Water soldier

Stratiotes aloides L.


  • Photo credit: © Richard Lansdown
  • Stratiotes aloides L. – Water soldier
  • Description:
  • It is a freshwater floating plant with rosettes of sword-shaped serrated leaves. Female plants occur in Great Britain, and produce a single 3-petalled white-slightly pink flower. It becomes covered in calcium carbonate in autumn and sinks, before re-emerging in spring with new growth. It can reproduce vegetatively, meaning it can spread to new habitats.

© Lukáš Mareš

  • Origin and Worldwide Distribution:
  • It is native to temperate Asia and Europe.
  • It is deemed invasive in Northern Ireland, the United States and Canada.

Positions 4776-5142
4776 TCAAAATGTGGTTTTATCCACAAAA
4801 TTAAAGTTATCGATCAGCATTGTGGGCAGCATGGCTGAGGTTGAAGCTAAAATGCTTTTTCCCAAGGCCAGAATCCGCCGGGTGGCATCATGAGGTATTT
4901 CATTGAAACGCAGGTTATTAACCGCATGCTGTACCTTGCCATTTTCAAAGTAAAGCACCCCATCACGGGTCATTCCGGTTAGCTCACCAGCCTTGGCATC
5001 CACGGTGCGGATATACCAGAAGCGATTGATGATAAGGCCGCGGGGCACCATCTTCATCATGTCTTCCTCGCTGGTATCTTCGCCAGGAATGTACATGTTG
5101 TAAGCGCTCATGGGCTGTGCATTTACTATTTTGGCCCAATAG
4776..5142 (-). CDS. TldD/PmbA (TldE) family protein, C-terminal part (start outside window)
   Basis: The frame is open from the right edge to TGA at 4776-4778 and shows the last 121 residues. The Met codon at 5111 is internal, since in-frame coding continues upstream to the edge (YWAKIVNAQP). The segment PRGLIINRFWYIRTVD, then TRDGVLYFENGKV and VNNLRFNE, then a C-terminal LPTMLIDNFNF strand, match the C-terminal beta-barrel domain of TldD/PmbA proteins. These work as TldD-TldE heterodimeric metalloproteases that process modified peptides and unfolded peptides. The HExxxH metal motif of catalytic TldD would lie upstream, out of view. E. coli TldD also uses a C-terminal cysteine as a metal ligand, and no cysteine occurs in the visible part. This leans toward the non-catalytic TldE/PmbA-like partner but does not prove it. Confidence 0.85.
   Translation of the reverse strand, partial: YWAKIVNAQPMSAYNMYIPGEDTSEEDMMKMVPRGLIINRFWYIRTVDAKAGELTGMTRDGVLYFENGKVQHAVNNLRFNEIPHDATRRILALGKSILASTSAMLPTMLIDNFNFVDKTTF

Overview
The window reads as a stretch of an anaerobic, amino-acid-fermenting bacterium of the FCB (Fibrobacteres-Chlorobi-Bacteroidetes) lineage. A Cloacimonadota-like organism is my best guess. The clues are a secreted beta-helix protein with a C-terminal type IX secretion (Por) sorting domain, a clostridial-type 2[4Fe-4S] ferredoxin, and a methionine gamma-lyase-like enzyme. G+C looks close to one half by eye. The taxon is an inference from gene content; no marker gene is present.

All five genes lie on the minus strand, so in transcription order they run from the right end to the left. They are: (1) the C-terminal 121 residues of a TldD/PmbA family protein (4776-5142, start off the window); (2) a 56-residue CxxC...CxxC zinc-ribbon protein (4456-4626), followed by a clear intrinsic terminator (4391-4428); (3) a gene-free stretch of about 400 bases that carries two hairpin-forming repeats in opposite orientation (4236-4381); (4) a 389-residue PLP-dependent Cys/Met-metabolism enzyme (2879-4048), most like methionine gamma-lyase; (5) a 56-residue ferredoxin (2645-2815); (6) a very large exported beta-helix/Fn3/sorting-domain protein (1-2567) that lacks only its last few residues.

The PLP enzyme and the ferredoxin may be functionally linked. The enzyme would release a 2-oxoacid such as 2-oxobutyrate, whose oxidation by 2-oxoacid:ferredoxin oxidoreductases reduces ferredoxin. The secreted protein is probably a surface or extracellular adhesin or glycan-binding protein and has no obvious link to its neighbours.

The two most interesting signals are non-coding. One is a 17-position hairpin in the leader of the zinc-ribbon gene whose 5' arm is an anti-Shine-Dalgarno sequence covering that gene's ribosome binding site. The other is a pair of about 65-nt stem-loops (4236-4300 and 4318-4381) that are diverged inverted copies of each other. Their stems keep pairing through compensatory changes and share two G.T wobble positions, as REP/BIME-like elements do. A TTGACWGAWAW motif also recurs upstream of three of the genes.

• Potential or Known Impacts:
  • It may alter water chemistry, which may harm aquatic fauna and flora. It is also known to spread vegetatively and may form large monoculture stands/mats.
  • Its serrated leaves may injure recreational water users, and others who handle the plant.
  • How did it/could it get here?
  • It may have been introduced as garden plant, and could have been introduced to the wild by garden escapes or by intentional releases.
  • Is it found in Ireland or Northern Ireland?
  • It is found in Northern Ireland in Fermanagh. It has also been recorded in Ireland.
  • Methods for Prevention
  • Ensure that it is not spread from already invaded areas.
  • Ensure that equipment is checked, cleaned and dried before putting into another body of water. See Check Clean Dry for further information.
  • Do not transplant from one area to another, including a privately owned pond.
  • Record it here on CEDaR.
Invasive Species Ireland

Invasive Species Ireland